34 units/l (normal range: 0-40 units/l); aspartate aminotransferase, 30 units/l (normal range: 5-34 units/l); serum bilirubin, 1 mg/dl; and serum albumin, 3.8 gm/dl. Multiple blood, urine, and sputum cultures were sterile. With control of hypertension, the patient improved dramatically. Intravenous lorazepam was given for acute control of seizures and she went on to require phenytoin, valproic acid and levetiracetam. She was started on more frequent HD. She required five different types of antihypertensive drugs to control blood pressure. Initially she was started on intravenous nitroprusside and nytroglycerine to rapidly control blood pressure. Cardiac monitoring, frequent measurement of blood pressure, and pulse oximetry were instituted. She recovered clinically within one week. The resolution of findings on neuroimaging occurred gradually. Subsequently, she underwent successful LD RTx without recurrence of PRES.
Discussion RTx is the best treatment for ESRD. Constraints in operating an effective maintenance dialysis program leave RTx as the only viable option for ESRD patients in our country. We believe that RTx is viable option to prevent complications like PRES associated with uremia and uncontrolled hypertension. Early control of hypertension and uremia and compliance with RRT are the measures to prevent PRES in patients of ESRD. PRES is a neurologic syndrome defined by clinical and radiologic features. The typical clinical syndrome includes headache, confusion, visual symptoms, and seizures. The typical MRI findings are consistent with vasogenic edema and are predominantly localized to the posterior cerebral hemispheres. DWI can be helpful in distinguishing PRES from stroke. PRES most often occurs in the setting of hypertensive crisis, preeclampsia, or with cytotoxic immunosuppressive therapy; however, many other clinical settings are described.[3-10] Lowering of blood pressure in all patients is recommended. An easily titratable parenteral agent such as nicardipine or labetalol is suggested. Even patients with seemingly normal blood pressure benefit from blood pressure lowering as their baseline blood pressure may be much lower. Withdrawing or lowering the dose of the offending cytotoxic agent, permanently if possible is also suggested. When another immunosuppressive agent is substituted, patients must be followed closely for recurrence of PRES. The patients who have seizures should be treated with antiepileptic drugs. The risk of 319
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late recurrence or epilepsy after uncomplicated PRES appears low. The anticonvulsant should be discontinued after the resolution of symptoms and neuroimaging abnormalities. In the peripartum setting, patients with PRES should be treated as for preeclampsia or eclampsia. Most patients recover within two weeks. A small number have residual neurologic deficits resulting from secondary cerebral infarction or hemorrhage; some patients die as a result of increased intracranial pressure or as a complication of the underlying condition. MRI findings can be helpful in identifying patients with worse prognosis.
Conclusion PRES is a syndrome that must be suspected in every patient presenting with neurologic symptoms in the course of CKD with uremia and hypertension. PRES should be promptly recognized, since it is usually reversible. Treating clinicians should have a high clinical suspicion in the appropriate settings (uncontrolled hypertension, uremia), recognize the neurologic syndrome, and evaluate for PRES with brain imaging. We believe that RTx is viable option to prevent complications like PRES associated with uremia and uncontrolled hypertension in ESRD patients.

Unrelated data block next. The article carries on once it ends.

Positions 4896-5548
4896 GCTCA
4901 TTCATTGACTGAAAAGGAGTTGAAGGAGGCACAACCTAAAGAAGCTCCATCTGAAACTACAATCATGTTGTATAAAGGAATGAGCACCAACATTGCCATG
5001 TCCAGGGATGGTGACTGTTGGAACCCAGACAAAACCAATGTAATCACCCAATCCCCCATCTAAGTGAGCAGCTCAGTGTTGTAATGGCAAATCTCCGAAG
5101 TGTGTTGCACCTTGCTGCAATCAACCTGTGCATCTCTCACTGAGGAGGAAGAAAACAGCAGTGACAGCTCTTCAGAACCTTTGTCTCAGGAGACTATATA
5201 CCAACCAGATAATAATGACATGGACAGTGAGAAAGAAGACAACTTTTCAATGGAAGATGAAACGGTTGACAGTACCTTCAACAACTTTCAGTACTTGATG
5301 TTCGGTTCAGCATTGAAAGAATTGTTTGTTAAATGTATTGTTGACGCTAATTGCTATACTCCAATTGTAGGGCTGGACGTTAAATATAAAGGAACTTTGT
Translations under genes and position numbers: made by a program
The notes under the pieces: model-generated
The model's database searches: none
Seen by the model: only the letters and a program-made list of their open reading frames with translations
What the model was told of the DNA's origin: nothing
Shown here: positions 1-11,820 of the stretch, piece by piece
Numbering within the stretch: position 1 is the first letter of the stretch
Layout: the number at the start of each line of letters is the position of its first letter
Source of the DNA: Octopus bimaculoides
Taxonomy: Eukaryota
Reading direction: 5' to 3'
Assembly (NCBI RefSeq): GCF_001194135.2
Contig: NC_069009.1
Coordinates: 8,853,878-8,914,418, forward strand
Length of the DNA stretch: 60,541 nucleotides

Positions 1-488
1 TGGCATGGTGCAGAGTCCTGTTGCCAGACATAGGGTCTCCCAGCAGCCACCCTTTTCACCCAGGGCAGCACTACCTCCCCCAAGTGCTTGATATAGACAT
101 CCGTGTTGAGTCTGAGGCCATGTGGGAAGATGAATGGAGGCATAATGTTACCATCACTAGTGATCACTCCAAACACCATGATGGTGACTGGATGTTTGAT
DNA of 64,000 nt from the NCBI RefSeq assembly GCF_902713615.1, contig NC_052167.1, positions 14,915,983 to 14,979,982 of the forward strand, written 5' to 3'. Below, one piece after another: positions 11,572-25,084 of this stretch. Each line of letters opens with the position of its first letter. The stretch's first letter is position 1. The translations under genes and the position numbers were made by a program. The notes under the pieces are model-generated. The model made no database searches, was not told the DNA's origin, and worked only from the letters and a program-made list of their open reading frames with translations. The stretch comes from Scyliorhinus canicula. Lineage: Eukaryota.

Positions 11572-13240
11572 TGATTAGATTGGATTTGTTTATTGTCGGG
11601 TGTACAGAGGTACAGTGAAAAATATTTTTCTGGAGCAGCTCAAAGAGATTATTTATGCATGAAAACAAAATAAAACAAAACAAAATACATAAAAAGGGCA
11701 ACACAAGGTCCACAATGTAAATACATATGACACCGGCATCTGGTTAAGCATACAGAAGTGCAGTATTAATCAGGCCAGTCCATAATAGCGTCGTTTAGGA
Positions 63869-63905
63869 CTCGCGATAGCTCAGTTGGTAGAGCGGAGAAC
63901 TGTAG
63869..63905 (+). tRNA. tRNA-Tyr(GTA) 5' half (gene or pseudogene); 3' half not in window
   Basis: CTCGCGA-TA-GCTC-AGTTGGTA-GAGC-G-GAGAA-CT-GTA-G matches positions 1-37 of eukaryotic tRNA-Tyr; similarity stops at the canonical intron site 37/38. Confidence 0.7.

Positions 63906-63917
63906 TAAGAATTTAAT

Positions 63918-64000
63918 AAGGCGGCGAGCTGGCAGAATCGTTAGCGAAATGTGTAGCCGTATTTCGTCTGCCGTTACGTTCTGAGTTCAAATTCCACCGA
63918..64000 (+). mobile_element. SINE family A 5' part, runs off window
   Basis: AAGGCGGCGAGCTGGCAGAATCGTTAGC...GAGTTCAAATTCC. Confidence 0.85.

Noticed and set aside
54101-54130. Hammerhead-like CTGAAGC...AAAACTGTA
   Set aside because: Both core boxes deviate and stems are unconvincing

Rajapurkar M, Dabhi M. Burden of disease-prevalence and incidence of renal disease in India. Clin Nephrol 2010;74(Suppl 1):S9-12.
Rajapurkar MM, John GT, Kirpalani AL, Abraham G, Agarwal SK, Almeida AF, et al. What do we know about chronic kidney disease in India: First Report of the Indian CKD Registry. BMC Nephrol 2012;13:10. 3. Hinchey J, Chaves C, Appignani B, Breen J, Pao L, Wang A, Pessin MS, et al. A reversible posterior leukoencephalopathy syndrome. N Engl J Med 1996;334:494-500. 4. Chang T, Lanerolle RD. Posterior reversible encephalopathy syndrome as the first manifestation of chronic kidney disease. Ceylon Med J 2012;57:40-1. 5. Nakashima K, Ogura Y, Oishi A, Itokawa H, Kato A, Okamoto N, et al. Case of reversible posterior leukoencephalopathy syndrome after discontinuation of antihypertensive therapy. Brain Nerve 2010;62:533-7. 6. Tatsumoto N, Fujisaki K, Nagae H, Ono-Fujisaki A, Kura-Nakamura N, Taniguchi M, et al. Reversible posterior leukoencephalopathy syndrome in a patient with severe uremic encephalopathy. Clin Nephrol 2010;74:154-8. 7. Ishikura K, Hamasaki Y, Sakai T, Hataya H, Mak RH, Honda M. Posterior reversible encephalopathy syndrome in children with kidney diseases. Pediatr Nephrol 2012;27:375-84. 8. Sato Y, Hirose M, Inoue Y, Komukai D, Takayasu M, Kawashima E, et al. Reversible posterior leukoencephalopathy syndrome after blood transfusion in a patient with end-stage renal disease. Clin Exp Nephrol 2011;15:942-7. 9. de Oliveira RA, Fechine LM, Neto FC, Nicodemus JM, Silva GB Jr, Silva LS. Posterior reversible encephalopathy syndrome (PRES) induced by cyclosporine use in a patient with collapsing focal glomeruloesclerosis. Int Urol Nephrol 2008;40:1095-8. 10. Girişgen I, Tosun A, Sönmez F, Ozsunar Y. Recurrent and atypical posterior reversible encephalopathy syndrome in a child with peritoneal dialysis. Turk J Pediatr 2010;52:416-9. How to cite this article: Kute VB, Trivedi HL, Shah PR, Gumber MR, Patel HV, Vanikar AV. Posterior reversible encephalopathy syndrome-an under recognized manifestation of Chronic Kidney Disease. Indian J Crit Care Med 2013;17:318-20. Source of Support: Nil, Conflict of Interest: None declared.